Below are some my favorite nuggets of wisdom. Simon’s Tweets appear, as in the book, in bold text. Quotes are the words of his mother, Patricia.
- I just realized: she once had to let me go into the big wide world. Now I have to let her go the same way.
- “You tell your children something a hundred times…You’re lucky if they remember one or two. Dos, don’ts, count for almost nothing. All they remember is what you do. Whether you want them to or not.”
- I love holding my mother’s hand. Haven’t held it like this since I was 9. Why did I stop? I thought it unmanly? What crap.
- “Show children the best people and places. Let them know they belong.”
- She will make the face of heaven shine so fine that all the world will be in love with night.
There’s so much wisdom in this book, so much love and laughter that I wish it went beyond the mere 244 print pages, that Patricia’s life went beyond only 84 years. As a mom to three sons, I can’t help but read this and hope that at the end of my life my “boys” will honor me with an iota of the respect and appreciation that Scott shows his mother. I don’t need one of them to write a book or anything, but I love the picture I’ve drawn in my head of my children sharing the memories and moments that have woven us together forever.
Mother’s Day is coming. Buy this book.
Doesn’t April in Paris sound magical? I’m imagining a gentle rain, lots of shades of lavender and soft yellow and frequent bon jours. Happy sigh. As my trip gets closer, I’m spending a little time thinking about what to pack (going with a navy/grey palette) and wondering how much of my high school French will come back to me. Un peu, I hope.
I don’t like to travel with a firm itinerary in hand, but there are a few things I want to do in Paris. If I were traveling solo I probably wouldn’t plan anything, but since this may be the only time I go to Paris with my son, we’ve got to hit some of the sights. Please feel free to add suggestions to the list below!
- The top of the Eiffel Tower. I bought tickets in advance, but wish I had thought to do it sooner since all that was left was 5pm. Do you know if we can just kill time up there until dark or will the tickets be timed?
- Jim Morrison’s grave (my choice) and Napoleon’s tomb (Liam’s pick).
- Notre Dame. I hear it’s free on the first Sunday of the month. Think this is true even if it is Easter?
- The Mona Lisa at the Louvre – I think we’ll buy a two-day museum pass at the airport when we land. Do you think it is a good deal?
- Arc de Triomphe
- Eat & drink
- Sit in an outdoor cafe and enjoy a bottle of wine in the sun.
- Walk and take pictures to my heart’s content.
- Enjoy my son and family who will be joining us from Germany
- A universe and population that has evolved to understand that we’re more alike than different.
- Fewer guns in that wiser universe.
- In my own personal DelSo planet, the boys to clean their bedrooms.
- A romantic love that inspires.
- If number four doesn’t happen, Bradley Cooper would be an acceptable alternative.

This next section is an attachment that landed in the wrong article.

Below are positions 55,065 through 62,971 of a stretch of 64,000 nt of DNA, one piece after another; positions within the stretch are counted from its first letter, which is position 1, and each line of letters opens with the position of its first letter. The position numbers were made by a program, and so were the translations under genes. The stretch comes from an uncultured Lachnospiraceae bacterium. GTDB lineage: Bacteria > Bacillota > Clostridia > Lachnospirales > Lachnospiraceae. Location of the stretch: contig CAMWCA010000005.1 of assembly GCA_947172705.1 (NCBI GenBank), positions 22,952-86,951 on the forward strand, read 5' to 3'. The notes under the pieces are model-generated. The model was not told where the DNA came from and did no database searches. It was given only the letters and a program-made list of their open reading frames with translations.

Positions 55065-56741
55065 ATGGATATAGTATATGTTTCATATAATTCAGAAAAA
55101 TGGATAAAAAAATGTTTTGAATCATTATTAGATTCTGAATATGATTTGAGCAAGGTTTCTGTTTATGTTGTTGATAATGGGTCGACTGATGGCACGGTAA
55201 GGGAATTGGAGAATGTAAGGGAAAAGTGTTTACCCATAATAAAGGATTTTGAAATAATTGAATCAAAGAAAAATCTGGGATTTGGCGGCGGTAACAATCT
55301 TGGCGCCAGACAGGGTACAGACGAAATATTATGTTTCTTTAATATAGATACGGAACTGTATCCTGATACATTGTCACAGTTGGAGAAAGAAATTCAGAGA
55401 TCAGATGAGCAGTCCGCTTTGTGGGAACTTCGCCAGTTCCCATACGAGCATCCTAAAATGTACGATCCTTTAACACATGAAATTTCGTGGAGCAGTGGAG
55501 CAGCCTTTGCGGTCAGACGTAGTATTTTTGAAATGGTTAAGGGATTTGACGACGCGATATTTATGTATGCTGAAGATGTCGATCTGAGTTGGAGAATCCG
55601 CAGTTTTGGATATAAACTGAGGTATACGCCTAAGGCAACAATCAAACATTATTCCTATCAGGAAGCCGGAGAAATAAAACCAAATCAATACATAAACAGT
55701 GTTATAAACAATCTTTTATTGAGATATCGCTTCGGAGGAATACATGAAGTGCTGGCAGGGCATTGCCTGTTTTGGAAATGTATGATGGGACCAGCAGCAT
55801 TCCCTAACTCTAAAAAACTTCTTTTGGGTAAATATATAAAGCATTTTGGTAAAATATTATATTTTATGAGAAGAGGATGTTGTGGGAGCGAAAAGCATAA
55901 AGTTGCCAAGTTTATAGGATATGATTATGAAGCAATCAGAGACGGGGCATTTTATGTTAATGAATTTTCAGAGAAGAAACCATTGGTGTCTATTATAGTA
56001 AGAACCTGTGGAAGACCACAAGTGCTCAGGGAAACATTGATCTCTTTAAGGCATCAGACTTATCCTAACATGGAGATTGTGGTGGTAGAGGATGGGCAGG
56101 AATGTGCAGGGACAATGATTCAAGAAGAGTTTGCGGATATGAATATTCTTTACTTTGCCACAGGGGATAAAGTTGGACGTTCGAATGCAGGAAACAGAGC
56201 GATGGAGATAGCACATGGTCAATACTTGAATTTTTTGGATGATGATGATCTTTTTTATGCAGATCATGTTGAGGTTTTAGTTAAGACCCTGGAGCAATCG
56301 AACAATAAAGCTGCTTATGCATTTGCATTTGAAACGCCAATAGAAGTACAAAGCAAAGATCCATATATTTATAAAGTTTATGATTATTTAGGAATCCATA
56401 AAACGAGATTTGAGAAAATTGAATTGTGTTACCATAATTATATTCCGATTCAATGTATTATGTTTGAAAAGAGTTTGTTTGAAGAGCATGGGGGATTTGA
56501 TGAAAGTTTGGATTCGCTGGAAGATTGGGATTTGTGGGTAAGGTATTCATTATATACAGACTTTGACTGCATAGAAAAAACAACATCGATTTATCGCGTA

I attended a meeting Tuesday evening in the Club House at Capital Hills. The weather, snowy and wet, was perfectly appropriate for the topic at hand – the sharing of ideas about winter activities at the golf course. As a year round, non-golfing user of the course, I knew this was a meeting I didn’t want to miss.
The meeting was hosted by golf course staff and attended by city recreation department employees as well as interested residents, in total, approximately 20 people or so. For the first 20 minutes, the conversation centered upon the lack of notification about the meeting and dog poop. Once that crap* was out-of-the-way, we got down to business.
Here are some things you may not know about Albany Muni Capital Hills:
• There are 4.75 miles of cart paths. Typically, snow is removed from these paved routes to facilitate dog walking.
• Generally, after 8+” of snow there are more than 6 miles of trails groomed for skiing.
• The golf course is comprised of nearly 300 acres, approximately two-thirds of which is not greens.
• The nearby Normanskill Farm adds an additional 200 acres of basically undeveloped land.
• Martel’s Restaurant has meeting, fundraiser and banquet space available.
Ideas bandied about include:
• Having ski rentals and how-to clinics available on designated days, organized perhaps by local ski equipment outfitters.
• A Winter Carnival and other events.
• Formal bird watching/nature walks.
• An Easter egg hunt.
• Fundraising opportunities via photography, i.e. a calendar of the Dogs of Capital Hills.
The meeting felt very much like a starting point in a potentially awesome initiative. There’s plenty of time for you to get involved. Contact the City Parks and Recreation Department or the course’s superintendent, Scott Gallup to be part of it.
Filed under Albany, Events, Exercise, family, ideas, Local, Normanskill, skiing, snow, Uncategorized, winter, x-country skiing